The letter, while not the first one left from outgoing president to successor, was seen by many as a profound reminder of political bipartisanship, and since then the gesture has embedded itself in presidential tradition.
As 2021’s Inauguration Day nears, the nation continues to face unprecedented political instability, with President Donald Trump refusing to concede amid continued baseless attacks on the US electoral system.
And with less than a month until the end of Mr Trump’s presidency, it appears increasingly unlikely the president will be willing to extend a similar olive branch to President-elect Joe Biden, amid reports he may not even attend the Inauguration Day itself.
In turn, there seems to be no better time to reflect back on the inspiring final messages from presidents gone by to the successors that replaced them.
In 2016 Barack Obama used his letter to Donald Trump in part to reflect on the president's obligation to uphold democracy, a sentiment that now seems even more startlingly relevant in 2020.
“We are just temporary occupants of this office,” Mr Obama wrote. “That makes us guardians of those democratic institutions and traditions – like rule of law, separation of powers, equal protection and civil liberties – that our forebears fought and bled for.
“Regardless of the push and pull of daily politics, it's up to us to leave those instruments of our democracy at least as strong as we found them.”
Despite the lukewarm relationship between the outgoing and the incoming president, Mr Obama congratulated Mr Trump on a “remarkable run” and offered to “stand ready to help in any ways which we can”.
At the time, Mr Trump called the letter from his predecessor “thoughtful” and “beautiful”.
George W Bush
On 20 January 2009, George W Bush left Mr Obama a candid note of encouragement and congratulations, saying the incoming president had “just begun a fantastic chapter in your life”.
“There will be trying moments. The critics will rage,” his letter read.“But, you will have an Almighty God to comfort you, a family who loves you, and a country that is pulling for you, including me."
“No matter what comes, you will be inspired by the character and compassion of the people you now lead.”
Writing to incoming president George W Bush, from what he described as a “time of profound and largely positive change”, Bill Clinton spoke in his Inauguration letter of the joy of being president.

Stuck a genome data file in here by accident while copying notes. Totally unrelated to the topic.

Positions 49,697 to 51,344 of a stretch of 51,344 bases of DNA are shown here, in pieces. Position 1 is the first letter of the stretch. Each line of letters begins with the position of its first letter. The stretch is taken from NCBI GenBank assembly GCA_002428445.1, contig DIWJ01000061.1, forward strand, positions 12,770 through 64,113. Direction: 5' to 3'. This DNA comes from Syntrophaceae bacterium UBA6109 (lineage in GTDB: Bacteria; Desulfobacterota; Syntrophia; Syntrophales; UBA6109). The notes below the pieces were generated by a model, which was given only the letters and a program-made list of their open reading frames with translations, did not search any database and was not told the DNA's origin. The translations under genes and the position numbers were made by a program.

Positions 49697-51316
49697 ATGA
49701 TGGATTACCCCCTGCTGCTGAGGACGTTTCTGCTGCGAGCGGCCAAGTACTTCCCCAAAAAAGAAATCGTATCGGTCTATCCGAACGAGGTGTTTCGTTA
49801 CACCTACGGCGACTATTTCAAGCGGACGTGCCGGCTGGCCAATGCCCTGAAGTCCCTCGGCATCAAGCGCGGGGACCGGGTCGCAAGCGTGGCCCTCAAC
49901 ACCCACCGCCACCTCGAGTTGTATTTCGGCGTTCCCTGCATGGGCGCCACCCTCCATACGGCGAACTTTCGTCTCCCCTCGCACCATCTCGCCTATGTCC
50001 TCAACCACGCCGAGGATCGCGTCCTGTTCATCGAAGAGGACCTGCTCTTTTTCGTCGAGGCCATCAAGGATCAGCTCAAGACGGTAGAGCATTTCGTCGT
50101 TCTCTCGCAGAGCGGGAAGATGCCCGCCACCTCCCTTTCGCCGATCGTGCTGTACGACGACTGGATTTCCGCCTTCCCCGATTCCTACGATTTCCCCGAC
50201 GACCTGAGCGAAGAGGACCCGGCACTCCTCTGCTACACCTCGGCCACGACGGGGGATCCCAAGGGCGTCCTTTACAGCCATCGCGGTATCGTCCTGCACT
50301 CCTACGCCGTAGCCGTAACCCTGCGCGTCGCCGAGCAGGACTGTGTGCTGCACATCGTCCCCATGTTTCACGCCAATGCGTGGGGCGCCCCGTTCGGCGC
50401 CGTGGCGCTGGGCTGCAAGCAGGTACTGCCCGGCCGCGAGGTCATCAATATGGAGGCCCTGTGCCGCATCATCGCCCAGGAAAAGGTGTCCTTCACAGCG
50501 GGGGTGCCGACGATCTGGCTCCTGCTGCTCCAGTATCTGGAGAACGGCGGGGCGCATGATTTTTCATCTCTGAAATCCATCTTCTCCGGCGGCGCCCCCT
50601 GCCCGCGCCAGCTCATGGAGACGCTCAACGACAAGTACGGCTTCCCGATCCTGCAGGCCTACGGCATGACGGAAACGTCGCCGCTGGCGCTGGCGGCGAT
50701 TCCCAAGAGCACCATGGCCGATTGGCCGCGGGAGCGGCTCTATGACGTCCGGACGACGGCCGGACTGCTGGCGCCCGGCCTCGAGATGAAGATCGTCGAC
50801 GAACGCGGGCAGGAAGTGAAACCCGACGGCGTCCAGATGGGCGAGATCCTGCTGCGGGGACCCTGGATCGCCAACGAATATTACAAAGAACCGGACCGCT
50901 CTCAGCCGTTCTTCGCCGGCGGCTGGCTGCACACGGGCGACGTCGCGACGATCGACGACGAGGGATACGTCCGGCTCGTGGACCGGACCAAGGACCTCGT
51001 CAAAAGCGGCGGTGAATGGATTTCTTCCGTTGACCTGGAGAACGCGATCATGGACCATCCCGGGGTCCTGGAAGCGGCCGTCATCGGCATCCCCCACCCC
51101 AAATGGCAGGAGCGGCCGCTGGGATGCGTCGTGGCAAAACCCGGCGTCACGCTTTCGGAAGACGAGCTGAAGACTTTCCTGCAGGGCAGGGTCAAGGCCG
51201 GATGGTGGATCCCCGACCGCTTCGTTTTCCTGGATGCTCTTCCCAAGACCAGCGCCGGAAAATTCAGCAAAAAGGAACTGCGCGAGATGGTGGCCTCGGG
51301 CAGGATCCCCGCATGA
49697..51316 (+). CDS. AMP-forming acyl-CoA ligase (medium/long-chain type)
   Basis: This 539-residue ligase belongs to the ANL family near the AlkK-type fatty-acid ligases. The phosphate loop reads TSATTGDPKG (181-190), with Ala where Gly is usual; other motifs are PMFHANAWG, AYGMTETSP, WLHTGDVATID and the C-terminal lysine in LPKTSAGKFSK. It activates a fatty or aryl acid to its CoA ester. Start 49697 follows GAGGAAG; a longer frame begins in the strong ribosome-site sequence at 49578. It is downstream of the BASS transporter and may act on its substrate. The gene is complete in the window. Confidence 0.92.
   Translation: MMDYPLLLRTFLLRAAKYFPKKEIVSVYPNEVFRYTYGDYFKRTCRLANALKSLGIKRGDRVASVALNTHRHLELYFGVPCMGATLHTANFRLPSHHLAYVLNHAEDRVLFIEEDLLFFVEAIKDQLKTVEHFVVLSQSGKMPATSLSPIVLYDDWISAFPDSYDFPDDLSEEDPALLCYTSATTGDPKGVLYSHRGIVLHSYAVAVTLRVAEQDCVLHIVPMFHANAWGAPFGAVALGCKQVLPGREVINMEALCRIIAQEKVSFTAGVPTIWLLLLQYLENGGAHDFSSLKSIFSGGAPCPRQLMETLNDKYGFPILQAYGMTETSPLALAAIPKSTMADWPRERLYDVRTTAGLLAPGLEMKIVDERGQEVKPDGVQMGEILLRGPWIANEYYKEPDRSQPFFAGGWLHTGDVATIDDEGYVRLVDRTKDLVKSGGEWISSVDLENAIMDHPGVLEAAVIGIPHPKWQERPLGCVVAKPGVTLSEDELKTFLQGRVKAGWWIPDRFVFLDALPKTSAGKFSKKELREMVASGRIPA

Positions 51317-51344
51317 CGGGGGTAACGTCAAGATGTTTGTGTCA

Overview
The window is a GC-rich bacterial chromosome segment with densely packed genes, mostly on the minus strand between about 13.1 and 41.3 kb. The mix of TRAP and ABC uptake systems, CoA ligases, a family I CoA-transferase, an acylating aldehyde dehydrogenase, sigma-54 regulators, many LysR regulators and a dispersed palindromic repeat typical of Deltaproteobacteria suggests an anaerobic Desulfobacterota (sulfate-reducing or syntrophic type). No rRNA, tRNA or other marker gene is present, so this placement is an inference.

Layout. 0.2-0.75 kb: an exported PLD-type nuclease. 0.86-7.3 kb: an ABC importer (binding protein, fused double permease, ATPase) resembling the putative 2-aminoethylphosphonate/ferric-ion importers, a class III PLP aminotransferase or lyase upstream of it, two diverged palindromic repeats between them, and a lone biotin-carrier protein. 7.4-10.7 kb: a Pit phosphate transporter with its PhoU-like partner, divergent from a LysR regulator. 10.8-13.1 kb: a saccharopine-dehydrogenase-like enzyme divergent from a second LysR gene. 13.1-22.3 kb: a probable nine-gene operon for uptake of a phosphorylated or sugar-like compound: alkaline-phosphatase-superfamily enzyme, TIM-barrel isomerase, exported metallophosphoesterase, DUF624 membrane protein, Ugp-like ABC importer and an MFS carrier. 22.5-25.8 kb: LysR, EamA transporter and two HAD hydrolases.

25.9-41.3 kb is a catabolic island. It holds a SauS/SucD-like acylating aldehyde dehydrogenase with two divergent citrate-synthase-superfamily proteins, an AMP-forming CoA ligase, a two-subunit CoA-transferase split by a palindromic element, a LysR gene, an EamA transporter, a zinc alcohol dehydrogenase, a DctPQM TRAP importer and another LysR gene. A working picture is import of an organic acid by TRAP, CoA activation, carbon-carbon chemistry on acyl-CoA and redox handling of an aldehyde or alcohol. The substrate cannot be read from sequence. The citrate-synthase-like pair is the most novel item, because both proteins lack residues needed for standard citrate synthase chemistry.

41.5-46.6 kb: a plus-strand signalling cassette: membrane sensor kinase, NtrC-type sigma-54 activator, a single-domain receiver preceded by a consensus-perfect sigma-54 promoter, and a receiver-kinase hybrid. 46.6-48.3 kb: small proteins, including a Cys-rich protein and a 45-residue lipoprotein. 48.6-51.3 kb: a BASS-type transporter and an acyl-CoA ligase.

“When old questions, not just about the role of government, but about the very nature of our nation, must be answered anew,” the letter read.
“The burdens you now shoulder are great but often exaggerated. The sheer joy of doing what you believe is right is inexpressible.”
George H W Bush
Drawing on a gesture penned to him by predecessor Ronald Reagan, the significance of the message left by Mr H W Bush to Mr Clinton is often summed up in one singular quote:
“Your success now is our country's success. I am rooting hard for you.”
Mr Bush also wrote of the “sense of wonder and respect” that he felt walking into the Oval Office adding: “I know you will feel that, too.”
In an opinion column for The Washington Post in 2018 Mr Clinton said the letter revealed the 41st president as an “honourable, gracious and decent man who believed in the United States, our Constitution, our institutions and our shared future”.
Presidential historian Mark K Updegrove told The New York Times in 2018 that the Inauguration letter tradition as we know it was born from the humorous note Ronald Reagan left “to welcome an old friend to the White House”.
Mr Reagan used stationery with the letterhead “Don’t let the turkeys get you down” and a cartoon drawing of turkeys sitting on an elephant, the symbol of the Republican Party.
“You’ll have moments when you want to use this particular stationery. Well, go to it,” the letter read.
“God bless you and Barbara. I’ll miss our Thursday lunches.”
Joe Biden will take the oath of office and be sworn in as the 46th president of the United States on 20 January 2021.